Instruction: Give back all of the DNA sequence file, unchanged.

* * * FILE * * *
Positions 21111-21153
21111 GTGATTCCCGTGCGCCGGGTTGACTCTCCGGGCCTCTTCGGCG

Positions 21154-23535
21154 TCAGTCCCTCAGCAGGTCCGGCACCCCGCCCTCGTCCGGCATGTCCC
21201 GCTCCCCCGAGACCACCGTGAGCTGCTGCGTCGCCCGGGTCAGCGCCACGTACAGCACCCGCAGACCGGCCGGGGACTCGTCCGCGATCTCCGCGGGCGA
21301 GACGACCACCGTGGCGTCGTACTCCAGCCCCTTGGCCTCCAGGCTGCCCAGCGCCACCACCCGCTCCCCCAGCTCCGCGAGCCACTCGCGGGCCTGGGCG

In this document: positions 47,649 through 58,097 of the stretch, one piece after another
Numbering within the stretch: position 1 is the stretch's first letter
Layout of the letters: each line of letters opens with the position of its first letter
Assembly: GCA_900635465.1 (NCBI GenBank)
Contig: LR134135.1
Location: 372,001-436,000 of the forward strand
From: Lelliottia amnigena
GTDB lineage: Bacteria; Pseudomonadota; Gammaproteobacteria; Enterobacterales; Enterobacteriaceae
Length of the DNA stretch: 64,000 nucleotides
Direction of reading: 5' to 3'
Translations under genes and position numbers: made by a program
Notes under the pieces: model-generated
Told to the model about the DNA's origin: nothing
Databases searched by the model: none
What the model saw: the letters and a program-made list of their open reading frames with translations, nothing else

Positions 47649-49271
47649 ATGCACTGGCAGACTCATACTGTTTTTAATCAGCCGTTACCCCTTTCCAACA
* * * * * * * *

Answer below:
Positions 21111-21153
21111 GTGATTCCCGTGCGCCGGGTTGACTCTCCGGGCCTCTTCGGCG

Positions 21154-23535
21154 TCAGTCCCTCAGCAGGTCCGGCACCCCGCCCTCGTCCGGCATGTCCC
21201 GCTCCCCCGAGACCACCGTGAGCTGCTGCGTCGCCCGGGTCAGCGCCACGTACAGCACCCGCAGACCGGCCGGGGACTCGTCCGCGATCTCCGCGGGCGA
21301 GACGACCACCGTGGCGTCGTACTCCAGCCCCTTGGCCTCCAGGCTGCCCAGCGCCACCACCCGCTCCCCCAGCTCCGCGAGCCACTCGCGGGCCTGGGCG

In this document: positions 47,649 through 58,097 of the stretch, one piece after another
Numbering within the stretch: position 1 is the stretch's first letter
Layout of the letters: each line of letters opens with the position of its first letter
Assembly: GCA_900635465.1 (NCBI GenBank)
Contig: LR134135.1
Location: 372,001-436,000 of the forward strand
From: Lelliottia amnigena
GTDB lineage: Bacteria; Pseudomonadota; Gammaproteobacteria; Enterobacterales; Enterobacteriaceae
Length of the DNA stretch: 64,000 nucleotides
Direction of reading: 5' to 3'
Translations under genes and position numbers: made by a program
Notes under the pieces: model-generated
Told to the model about the DNA's origin: nothing
Databases searched by the model: none
What the model saw: the letters and a program-made list of their open reading frames with translations, nothing else

Positions 47649-49271
47649 ATGCACTGGCAGACTCATACTGTTTTTAATCAGCCGTTACCCCTTTCCAACA